it gives some credibility to the fact that Apple didn't know some intelligence services were hacking and cracking itunes and consorts to install monitor software

this one is with a mail to our own FCCU.be

  • Oh Facebook!....  kthx for the tips :D

  • Just a thought,  I recently solved a missing (runaway) by getting Facebook login IP addresses.  The missing checked her Facebook account from her secret boyfriend’s residence.  You know that the younger generation can’t live without their social media.  Find out what your missing was in to; i.e. Facebook, MySpace, Tweeter or even email accounts.  They all store IP information.
  • Detective Jim Verlander  CFCE, CEECS
  • Baton Rouge Police Department
  • High Tech Support Unit
  • 4445 Plank Road, CIB - Annex
  • Baton Rouge, La. 70805
  • 225-389-8362 Office
  • 225-389-7865 Fax
  • jverlander@brgov.com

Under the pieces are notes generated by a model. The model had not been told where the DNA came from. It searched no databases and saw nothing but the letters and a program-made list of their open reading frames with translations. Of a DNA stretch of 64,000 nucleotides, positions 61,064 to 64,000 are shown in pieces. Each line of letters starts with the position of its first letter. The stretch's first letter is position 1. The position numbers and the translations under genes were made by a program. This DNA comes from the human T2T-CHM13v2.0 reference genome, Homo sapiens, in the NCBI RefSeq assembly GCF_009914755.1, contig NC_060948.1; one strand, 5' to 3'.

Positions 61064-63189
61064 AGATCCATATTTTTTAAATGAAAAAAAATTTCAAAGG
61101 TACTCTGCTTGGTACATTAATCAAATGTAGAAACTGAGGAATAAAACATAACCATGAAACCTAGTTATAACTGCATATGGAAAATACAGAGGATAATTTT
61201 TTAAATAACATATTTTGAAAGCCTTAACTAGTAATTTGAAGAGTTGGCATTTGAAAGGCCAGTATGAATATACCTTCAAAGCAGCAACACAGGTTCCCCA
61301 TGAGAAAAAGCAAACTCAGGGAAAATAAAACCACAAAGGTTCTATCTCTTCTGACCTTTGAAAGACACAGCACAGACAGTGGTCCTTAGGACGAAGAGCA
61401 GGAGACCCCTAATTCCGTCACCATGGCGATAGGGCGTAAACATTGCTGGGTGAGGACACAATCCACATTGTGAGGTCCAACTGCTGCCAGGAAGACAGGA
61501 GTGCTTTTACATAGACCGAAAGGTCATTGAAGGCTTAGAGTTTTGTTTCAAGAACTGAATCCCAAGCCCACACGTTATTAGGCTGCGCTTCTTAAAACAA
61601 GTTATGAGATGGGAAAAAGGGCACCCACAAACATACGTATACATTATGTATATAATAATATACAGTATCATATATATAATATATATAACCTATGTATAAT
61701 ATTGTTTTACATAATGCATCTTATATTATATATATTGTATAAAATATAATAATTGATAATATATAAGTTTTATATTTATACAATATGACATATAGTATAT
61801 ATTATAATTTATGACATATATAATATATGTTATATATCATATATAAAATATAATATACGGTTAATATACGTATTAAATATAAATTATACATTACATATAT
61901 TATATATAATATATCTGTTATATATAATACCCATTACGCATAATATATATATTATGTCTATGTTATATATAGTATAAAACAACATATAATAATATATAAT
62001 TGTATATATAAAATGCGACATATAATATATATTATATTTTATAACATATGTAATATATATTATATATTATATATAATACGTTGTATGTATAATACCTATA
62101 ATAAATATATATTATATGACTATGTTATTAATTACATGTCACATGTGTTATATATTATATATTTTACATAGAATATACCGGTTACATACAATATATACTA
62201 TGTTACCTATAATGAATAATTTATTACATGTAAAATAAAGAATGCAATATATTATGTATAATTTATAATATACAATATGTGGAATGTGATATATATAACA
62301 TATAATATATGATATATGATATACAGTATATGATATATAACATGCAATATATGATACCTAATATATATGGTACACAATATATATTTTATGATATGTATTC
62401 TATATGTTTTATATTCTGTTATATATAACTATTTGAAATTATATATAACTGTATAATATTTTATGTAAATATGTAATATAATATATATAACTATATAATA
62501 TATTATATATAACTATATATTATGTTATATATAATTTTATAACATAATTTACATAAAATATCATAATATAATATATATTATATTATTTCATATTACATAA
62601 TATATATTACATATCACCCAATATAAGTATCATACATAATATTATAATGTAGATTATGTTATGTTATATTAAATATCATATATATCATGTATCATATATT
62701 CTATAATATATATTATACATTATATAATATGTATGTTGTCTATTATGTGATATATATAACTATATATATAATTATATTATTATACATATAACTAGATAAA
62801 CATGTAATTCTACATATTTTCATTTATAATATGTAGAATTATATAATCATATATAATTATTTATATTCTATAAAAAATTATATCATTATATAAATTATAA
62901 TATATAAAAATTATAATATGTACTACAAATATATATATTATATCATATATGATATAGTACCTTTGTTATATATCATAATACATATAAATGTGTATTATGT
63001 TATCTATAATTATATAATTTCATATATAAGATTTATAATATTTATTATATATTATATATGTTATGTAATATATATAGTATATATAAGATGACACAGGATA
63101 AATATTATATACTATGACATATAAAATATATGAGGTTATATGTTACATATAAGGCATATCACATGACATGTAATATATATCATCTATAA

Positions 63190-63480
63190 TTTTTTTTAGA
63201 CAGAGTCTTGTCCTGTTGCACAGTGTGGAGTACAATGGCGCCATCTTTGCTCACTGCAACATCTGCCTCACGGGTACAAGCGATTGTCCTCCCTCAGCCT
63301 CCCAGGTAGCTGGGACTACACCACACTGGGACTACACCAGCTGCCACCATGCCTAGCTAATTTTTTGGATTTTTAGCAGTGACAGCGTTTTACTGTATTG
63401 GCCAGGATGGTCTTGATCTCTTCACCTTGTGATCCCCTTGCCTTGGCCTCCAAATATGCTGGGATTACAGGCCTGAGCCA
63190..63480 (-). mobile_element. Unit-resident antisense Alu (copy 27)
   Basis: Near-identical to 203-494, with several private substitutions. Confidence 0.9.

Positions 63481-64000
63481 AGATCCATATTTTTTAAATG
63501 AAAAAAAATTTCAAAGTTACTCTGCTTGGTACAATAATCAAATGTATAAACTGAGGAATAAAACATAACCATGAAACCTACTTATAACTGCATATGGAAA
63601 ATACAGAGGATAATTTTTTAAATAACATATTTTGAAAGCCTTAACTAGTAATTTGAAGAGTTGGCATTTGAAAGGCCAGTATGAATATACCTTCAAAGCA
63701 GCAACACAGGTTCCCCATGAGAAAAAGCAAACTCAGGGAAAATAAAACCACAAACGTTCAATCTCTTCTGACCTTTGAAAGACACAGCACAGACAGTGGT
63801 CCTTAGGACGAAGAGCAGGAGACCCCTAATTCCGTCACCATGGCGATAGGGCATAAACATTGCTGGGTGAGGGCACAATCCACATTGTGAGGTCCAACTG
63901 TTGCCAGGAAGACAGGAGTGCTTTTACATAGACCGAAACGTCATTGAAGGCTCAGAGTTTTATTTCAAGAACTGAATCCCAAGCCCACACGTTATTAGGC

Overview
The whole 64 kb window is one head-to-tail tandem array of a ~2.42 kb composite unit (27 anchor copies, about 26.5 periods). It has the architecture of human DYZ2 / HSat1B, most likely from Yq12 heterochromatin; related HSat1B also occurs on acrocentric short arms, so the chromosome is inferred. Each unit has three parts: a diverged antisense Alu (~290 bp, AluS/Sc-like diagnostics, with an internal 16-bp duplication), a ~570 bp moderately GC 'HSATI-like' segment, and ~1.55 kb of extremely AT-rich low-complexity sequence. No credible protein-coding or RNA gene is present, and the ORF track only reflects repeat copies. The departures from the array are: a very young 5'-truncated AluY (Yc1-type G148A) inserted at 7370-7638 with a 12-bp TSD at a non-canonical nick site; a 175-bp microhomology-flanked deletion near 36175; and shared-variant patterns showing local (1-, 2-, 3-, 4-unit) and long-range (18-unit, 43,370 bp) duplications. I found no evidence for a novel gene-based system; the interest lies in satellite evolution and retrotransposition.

• -----------------------------------------
  • How do you know the user doesn't already have it installed? Did you check the iTunes application list on their desktop machine?
  • It's possible it could already be installed and connected to their iCloud account, and if so, would be traceable. The carrier should also be able to provide location data if the device is on the network.
  • Jonathan
  • On Nov 3, 2011, at 8:02 AM, <tim.cools@fccu.be> wrote:
  • > Got my answer from Apple:
  • > ------------------------------------
  • > Dear Mr Cools,
  • > Unfortunately this is not possible. Apple has no means to remotely install and enable the 'Find my iPhone' facility.
  • > Regards, Martin Reed
  • > ------------------------------------
  • > Thx anyway.
  • > Tim COOLS
  • > Federal Judicial Police
  • > Federal Computer Crime Unit (FCCU)